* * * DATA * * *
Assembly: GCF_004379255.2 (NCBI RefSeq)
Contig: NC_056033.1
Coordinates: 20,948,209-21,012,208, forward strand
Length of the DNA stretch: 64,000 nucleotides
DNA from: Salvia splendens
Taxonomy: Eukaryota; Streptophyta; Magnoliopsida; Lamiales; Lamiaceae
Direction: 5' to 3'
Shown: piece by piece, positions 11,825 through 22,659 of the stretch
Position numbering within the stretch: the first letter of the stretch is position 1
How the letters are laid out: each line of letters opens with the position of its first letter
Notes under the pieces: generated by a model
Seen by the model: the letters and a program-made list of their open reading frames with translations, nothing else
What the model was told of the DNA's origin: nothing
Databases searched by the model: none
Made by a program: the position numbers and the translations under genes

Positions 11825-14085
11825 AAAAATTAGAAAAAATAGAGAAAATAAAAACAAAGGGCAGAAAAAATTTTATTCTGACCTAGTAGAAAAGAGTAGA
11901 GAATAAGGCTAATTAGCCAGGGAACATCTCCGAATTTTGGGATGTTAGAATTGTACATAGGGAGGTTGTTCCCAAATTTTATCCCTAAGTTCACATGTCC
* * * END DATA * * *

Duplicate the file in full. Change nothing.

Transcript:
Assembly: GCF_004379255.2 (NCBI RefSeq)
Contig: NC_056033.1
Coordinates: 20,948,209-21,012,208, forward strand
Length of the DNA stretch: 64,000 nucleotides
DNA from: Salvia splendens
Taxonomy: Eukaryota; Streptophyta; Magnoliopsida; Lamiales; Lamiaceae
Direction: 5' to 3'
Shown: piece by piece, positions 11,825 through 22,659 of the stretch
Position numbering within the stretch: the first letter of the stretch is position 1
How the letters are laid out: each line of letters opens with the position of its first letter
Notes under the pieces: generated by a model
Seen by the model: the letters and a program-made list of their open reading frames with translations, nothing else
What the model was told of the DNA's origin: nothing
Databases searched by the model: none
Made by a program: the position numbers and the translations under genes

Positions 11825-14085
11825 AAAAATTAGAAAAAATAGAGAAAATAAAAACAAAGGGCAGAAAAAATTTTATTCTGACCTAGTAGAAAAGAGTAGA
11901 GAATAAGGCTAATTAGCCAGGGAACATCTCCGAATTTTGGGATGTTAGAATTGTACATAGGGAGGTTGTTCCCAAATTTTATCCCTAAGTTCACATGTCC